Should You Divorce For The Sake Of The Kids? Part 2
Over the next two days we will be examining a challenging question. We ask that you are kind and considerate in your responses and read both Part 1 and Part 2 before commenting.
If the reason you’re considering divorce is for the sake of the kids, consider this: if this really is about the kids, parents would do everything in their power to face the issues and not leave the marriage for the children’s sake.
In my case, my father did not work as hard on the marriage that I as a little boy wanted him to work. Though I don’t recall him shouting, “We need to separate and divorce for the sake of the kids” I knew he and mom divorced for the sake of us kids, and that wasn’t what I wanted. I wanted them to work on their marriage and learn what they need to learn to make them and our family happy.
When my dad divorced at age 35, he had never built the wisdom necessary to skillfully deal with conflict into his life. From childhood, he personalized too much and flew off the handle real quick. He should have faced himself on this matter in his late teens and early 20’s. This was his issue, not mom’s.
On the other side, my mom needed to learn the skill (which she learned later) of how to effectively defuse my dad when he misinterpreted the circumstances.
Insecure men can be talked down with Respect-Talk, and that does not make a woman a doormat but a prudent woman approaching such a man as male leaders approach him. Strong men know how to defuse such a man, and these strong men do not become doormats, stuffing their personal identify and feelings.
As for my mom, she was not responsible for my dad, but she was not without responsibility.
Most hold men responsible for the abuse, and I get that, but often it is the man feeling disrespected, dishonored, and disdained, and he reacts.
In my case, this was more about my dad than my mom. This was about my dad’s moments of rage. But 99% of it was rooted in his insecurity, and all he needed to do was seek out wise counsel to help him interpret what was going on.
My mom could have gained the skills needed to help her understand why my dad interpreted circumstances as he did. She had incredible power and influence, and she applied that later after they remarried. She could have learned this earlier on for my sake.
This isn’t putting the onus on women and somehow blaming a woman like my mom for the abuse of my father. However, we make “abuse” a monster, rather than seeing it as something that can be defused. Men continually defuse other men and they do so by appealing to their sense of honor.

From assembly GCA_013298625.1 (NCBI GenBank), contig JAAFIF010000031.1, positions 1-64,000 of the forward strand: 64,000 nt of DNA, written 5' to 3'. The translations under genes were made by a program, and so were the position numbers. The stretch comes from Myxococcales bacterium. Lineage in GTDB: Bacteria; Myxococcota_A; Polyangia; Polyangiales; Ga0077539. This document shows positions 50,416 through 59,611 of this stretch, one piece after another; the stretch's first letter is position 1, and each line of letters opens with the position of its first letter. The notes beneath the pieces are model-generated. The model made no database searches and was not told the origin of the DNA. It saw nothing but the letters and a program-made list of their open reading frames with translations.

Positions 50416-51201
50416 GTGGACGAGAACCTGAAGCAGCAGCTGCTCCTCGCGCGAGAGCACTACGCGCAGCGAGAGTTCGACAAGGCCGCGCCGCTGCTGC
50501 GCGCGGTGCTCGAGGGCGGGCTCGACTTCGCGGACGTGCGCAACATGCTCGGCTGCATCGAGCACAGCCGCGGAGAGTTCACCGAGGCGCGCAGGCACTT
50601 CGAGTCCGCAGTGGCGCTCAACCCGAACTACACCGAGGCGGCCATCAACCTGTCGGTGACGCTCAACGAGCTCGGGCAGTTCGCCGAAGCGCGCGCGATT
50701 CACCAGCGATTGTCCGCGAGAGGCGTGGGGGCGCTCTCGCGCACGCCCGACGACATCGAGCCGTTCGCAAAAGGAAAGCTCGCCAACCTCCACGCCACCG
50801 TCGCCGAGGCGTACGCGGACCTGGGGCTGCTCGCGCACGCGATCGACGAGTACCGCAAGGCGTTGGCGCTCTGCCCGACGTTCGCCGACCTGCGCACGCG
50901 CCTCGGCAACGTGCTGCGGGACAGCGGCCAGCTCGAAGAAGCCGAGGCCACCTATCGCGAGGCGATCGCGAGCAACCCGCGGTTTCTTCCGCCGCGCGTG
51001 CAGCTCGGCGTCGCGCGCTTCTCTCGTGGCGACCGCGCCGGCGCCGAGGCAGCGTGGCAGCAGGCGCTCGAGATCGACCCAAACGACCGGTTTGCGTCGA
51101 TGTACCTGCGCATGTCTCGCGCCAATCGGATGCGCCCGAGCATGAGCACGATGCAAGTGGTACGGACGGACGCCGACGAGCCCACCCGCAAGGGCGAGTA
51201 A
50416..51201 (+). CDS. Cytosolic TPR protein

I am not here to claim there is no abuse. What I am countering is the idea of making this claim prematurely or under false pretenses and then deciding that you must divorce for the sake of the kids.
For the sake of their children, couples need to work on their marriages, not get out of them.
For their children’s sake, parents need to stay together.
For their children’s sake, parents need to understand and be more skilled at relating to one another.
Children should not be the reason for divorce.
If you really care about your kids, you would give 110% to work on your marriage. You would:
seek out the best counselors.
join a couples’ Bible study.
have older couples with successful marriages over for their input.
go on marriage retreats.
attend marriage conferences.
read books on marriage like Love and Respect.
argue behind closed doors so the kids don’t hear you.
Would you extend the kindness of allowing me to ask you three questions that might easily offend you? Is the truth here that:
you are out of control?
you do not want to make the marriage work?
you are lying about this being for the sake of the kids?
I do not intend to shame you, but rather to join arms with you in preserving what you prize more than any other relationships on the planet: your family.
Furthermore, I don’t want you to say years later, “Why didn’t anybody hit this issue head on and call me out?”
For those of us following God, we read in the Bible something that ought to humble and motivate us. Malachi says that having this kind of mindset results in:
1. God not hearing your prayers.
“Another thing you do: You flood the Lord’s altar with tears. You weep and wail because he no longer looks with favor on your offerings or accepts them with pleasure from your hands. You ask, ‘Why?’ It is because the Lord is the witness between you and the wife of your youth. You have been unfaithful to her, though she is your partner, the wife of your marriage covenant.” (Malachi 2:13,14 NIV)
2. your offspring being horribly affected.
“Has not the one God made you? You belong to him in body and spirit. And what does the one God seek? Godly offspring. So be on your guard, and do not be unfaithful to the wife of your youth.” (Malachi 2:15 NIV)
3. your actions being hated by God.
“‘For I hate divorce,’ says the LORD, the God of Israel, ‘and him who covers his garment with wrong,’ says the LORD of hosts. ‘So take heed to your spirit, that you do not deal treacherously.’” (Malachi 2:16 NASB)
We never serve our children well when we serve each other divorce papers.
As one parent has said,
“I love my children and really don’t want to hurt them or screw them up. I know how my parents’ divorce affected me. I never want to break my sweet children’s hearts...”
Do you feel you and your spouse have done everything in your power to face your issues and not leave the marriage for the children’s sake?
Have you tried to gain understanding and skills of relating to each other for your children’s sake?
Have you sought counseling, joined a Bible Study, attended a marriage retreat or conference, read any books on marriage?
What are your thoughts about the fact that your failing marriage affects your prayers and your offspring?
Do you now think you could come up with a better option to keep your family together and not break your children’s hearts?